Re:Retail theft, and not the kind you're thinking (1)

Generic Guy (678542) | more than 6 years ago | (#21161261)

In this situation, just take it up with your credit card company if you bought using your credit card. Otherwise, you're in trouble, no?
Oh sure... go ahead and use your credit card at Best Buy! I mean, it's not like they use unsecured wireless point-of-sale machines [] , or do something like sign you up for unwanted ISP services or anything [] . Of course, that's only if you aren't considered a devil customer [] to begin with.

Re:Retail theft, and not the kind you're thinking (1)

140Mandak262Jamuna (970587) | more than 6 years ago | (#21161315)

Similar thing happened to me with Washington DC. Hotel desk claims that the reservation does not show up in the computer. But they had identical room available. 10$ cheaper to boot!. Took the room, figured the hotel is scamming out of the commission it had to pay. The hotel charged me twice for the same room. Once through the reservation and once again through the "new" walk-in booking. Had one charge annulled. I have a hunch they do it regularly hoping the double charge will be overlooked by busy business travelers. Made a mental note never to stay in that hotel again if I go to DC.

Re:Retail theft, and not the kind you're thinking (0)

Anonymous Coward | more than 6 years ago | (#21161025)

yeah, but not unusual. There's a reason I call the bastards "Worst Buy"

Re:Retail theft, and not the kind you're thinking (5, Interesting)

Seumas (6865) | more than 6 years ago | (#21161247)

First of all, how do you prove that you didn't just stuff the box full of crap and try to exchange it so you could wind up with two drives for the price of one? It may be legitimate and the blame may be at some point in the supply chain at or before Best Buy, but how does one prove it? And how do you - as a retailer - not end up with a bunch of morons returning boxes that they've stuffed crap into, as well?

It would seem the only reasonable thing to do from this point on is to open a box and make sure your item is in there before leaving the store. That's what I intend to do after hearing enough of these stories. If you haven't left the store, then they can't put the blame on you and you can return it right there.

Obvious (1)

Drakin020 (980931) | more than 6 years ago | (#21160905)

That was obviously not the Best Buy....Oh god I hate myself....

yep! (4, Funny)

jkinney3 (535278) | more than 6 years ago | (#21160907)

Sounds like Best Buy. With all the great press they get on/., why do people still go there?

Re:yep! (1)

MagusZeal (1156955) | more than 6 years ago | (#21160965)

It's why I tend to grab all hardware at Compusa. As every time I've had an issue their extra warranty has resulted in a shiney new piece of gear replacement immediatly. It's a bit further then BB, but the more horror stories I hear about BB the less I go there.

Re:yep! (5, Funny)

moderatorrater (1095745) | more than 6 years ago | (#21161003)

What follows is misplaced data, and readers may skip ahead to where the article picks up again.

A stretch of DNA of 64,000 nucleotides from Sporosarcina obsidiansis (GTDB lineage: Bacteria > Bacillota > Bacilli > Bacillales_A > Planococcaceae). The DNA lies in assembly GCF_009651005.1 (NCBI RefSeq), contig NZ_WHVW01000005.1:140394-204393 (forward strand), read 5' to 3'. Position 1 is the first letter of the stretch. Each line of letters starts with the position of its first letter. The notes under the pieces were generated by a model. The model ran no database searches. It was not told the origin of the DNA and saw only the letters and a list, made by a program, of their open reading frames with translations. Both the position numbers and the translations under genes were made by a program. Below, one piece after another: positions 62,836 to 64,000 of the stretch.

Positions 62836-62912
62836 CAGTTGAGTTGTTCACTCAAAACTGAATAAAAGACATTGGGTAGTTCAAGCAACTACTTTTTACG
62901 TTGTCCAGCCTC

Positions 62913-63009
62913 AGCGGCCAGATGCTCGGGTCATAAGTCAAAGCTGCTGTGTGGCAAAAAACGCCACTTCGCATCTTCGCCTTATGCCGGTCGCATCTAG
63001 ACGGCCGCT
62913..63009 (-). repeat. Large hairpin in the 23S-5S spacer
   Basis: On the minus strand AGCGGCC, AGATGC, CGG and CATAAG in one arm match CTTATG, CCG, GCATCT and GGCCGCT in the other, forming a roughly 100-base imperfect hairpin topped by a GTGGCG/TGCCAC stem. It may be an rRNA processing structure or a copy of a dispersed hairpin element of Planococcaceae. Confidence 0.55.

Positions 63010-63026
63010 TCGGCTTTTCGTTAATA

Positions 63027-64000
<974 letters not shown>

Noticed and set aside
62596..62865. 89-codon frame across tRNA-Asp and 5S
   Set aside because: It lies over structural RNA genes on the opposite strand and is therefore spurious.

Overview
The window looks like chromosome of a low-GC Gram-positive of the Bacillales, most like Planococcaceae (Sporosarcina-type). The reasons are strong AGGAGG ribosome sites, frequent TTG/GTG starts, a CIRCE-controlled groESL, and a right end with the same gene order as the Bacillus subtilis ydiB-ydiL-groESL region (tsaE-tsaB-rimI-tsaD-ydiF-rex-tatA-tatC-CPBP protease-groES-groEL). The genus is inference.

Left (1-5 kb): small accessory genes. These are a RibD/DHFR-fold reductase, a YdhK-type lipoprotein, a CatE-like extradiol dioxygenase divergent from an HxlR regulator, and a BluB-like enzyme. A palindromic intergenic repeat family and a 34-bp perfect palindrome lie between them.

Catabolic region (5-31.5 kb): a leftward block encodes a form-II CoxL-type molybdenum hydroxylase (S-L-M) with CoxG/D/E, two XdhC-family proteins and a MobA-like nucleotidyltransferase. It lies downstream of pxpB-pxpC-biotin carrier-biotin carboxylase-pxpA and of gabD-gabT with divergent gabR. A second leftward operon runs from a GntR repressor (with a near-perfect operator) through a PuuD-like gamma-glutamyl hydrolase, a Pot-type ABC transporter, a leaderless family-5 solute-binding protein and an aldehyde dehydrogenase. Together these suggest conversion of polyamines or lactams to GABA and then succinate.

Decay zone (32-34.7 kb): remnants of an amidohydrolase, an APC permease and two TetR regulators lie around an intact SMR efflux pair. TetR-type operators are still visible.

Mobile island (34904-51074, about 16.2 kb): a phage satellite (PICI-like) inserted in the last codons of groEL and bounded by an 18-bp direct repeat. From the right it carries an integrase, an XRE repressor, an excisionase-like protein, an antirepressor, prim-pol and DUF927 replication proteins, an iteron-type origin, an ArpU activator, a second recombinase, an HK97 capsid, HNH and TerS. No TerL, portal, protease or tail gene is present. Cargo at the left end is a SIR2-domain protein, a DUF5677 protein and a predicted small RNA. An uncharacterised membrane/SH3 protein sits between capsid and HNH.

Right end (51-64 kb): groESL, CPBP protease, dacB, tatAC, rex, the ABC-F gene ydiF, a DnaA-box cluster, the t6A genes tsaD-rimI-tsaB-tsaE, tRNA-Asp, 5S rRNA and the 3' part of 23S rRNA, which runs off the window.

It's why I tend to grab all hardware at Compusa. As every time I've had an issue their extra warranty has resulted in a shiney new piece of gear replacement immediatly. It's a bit further then BB, but the more horror stories I hear about BB the less I go there.
"I was tired of North Korea's harsh penalties for being a citizen. That's why I moved to Iran!" ;)

Re:yep! (1)

HardCase (14757) | more than 6 years ago | (#21161341)

Sounds like Best Buy. With all the great press they get on/., why do people still go there?

Probably because not as many people read /. as you think...

Re:yep! (1)

Rainbird98 (186939) | more than 6 years ago | (#21161343)

Low prices, the same reason people shop at Fry's. Go figure!

Western Digital or bathroom tiles? (5, Funny)

jollyreaper (513215) | more than 6 years ago | (#21160911)

Keep the tiles; they're more reliable.

Re:Western Digital or bathroom tiles? (1)

SnotBob (970745) | more than 6 years ago | (#21161175)

Yes, but will they blend?

Dumbasses (1)

Daimanta (1140543) | more than 6 years ago | (#21160927)

The bad publicity will cost them hundredfold of what they gained from not giving the customer what he should have gotten.

Re:Dumbasses (1)

bramp (830799) | more than 6 years ago | (#21161131)

Bad publicity will only hurt them if it reaches the media. Obviously this case has, but imagine the 100 of cases which didn't.

Re:Dumbasses (1)

absent_speaker (905145) | more than 6 years ago | (#21161285)

More like a 10,000 fold. The slashdot community is all tech eager nerds. We probably 1% of the population but, make 10% of the purchases. Plus, we're what advertisers would call the "influential" crowd - those other's turn to for advice. Changing the impression and attitudes of we "influencers" would be quite a challenge, assuming Best Buy's marketing people were to even to stumble upon even one intelligent decision. A campaign to reach us and those we influence over the 2-3+ years it would take to change our attitude, would probably cost them somewhere along the lines of $80 million. But that assume that they stop screwing over their customers and invest in having decently trained tech support people who don't just go in and reformat your hard drive w/o permission. Unfortunately, the impact of these sorts of stories and any resulting behavioral change is indirect and extremely expensive and difficult to measure. Thus, best buy's executives are unlikely to understand what's going on until years of poor customer relations manifest themselves in ways that are blindingly obvious. They won't know until it's almost too late to prevent the collapse of their company, and even that idea may be wishful thinking.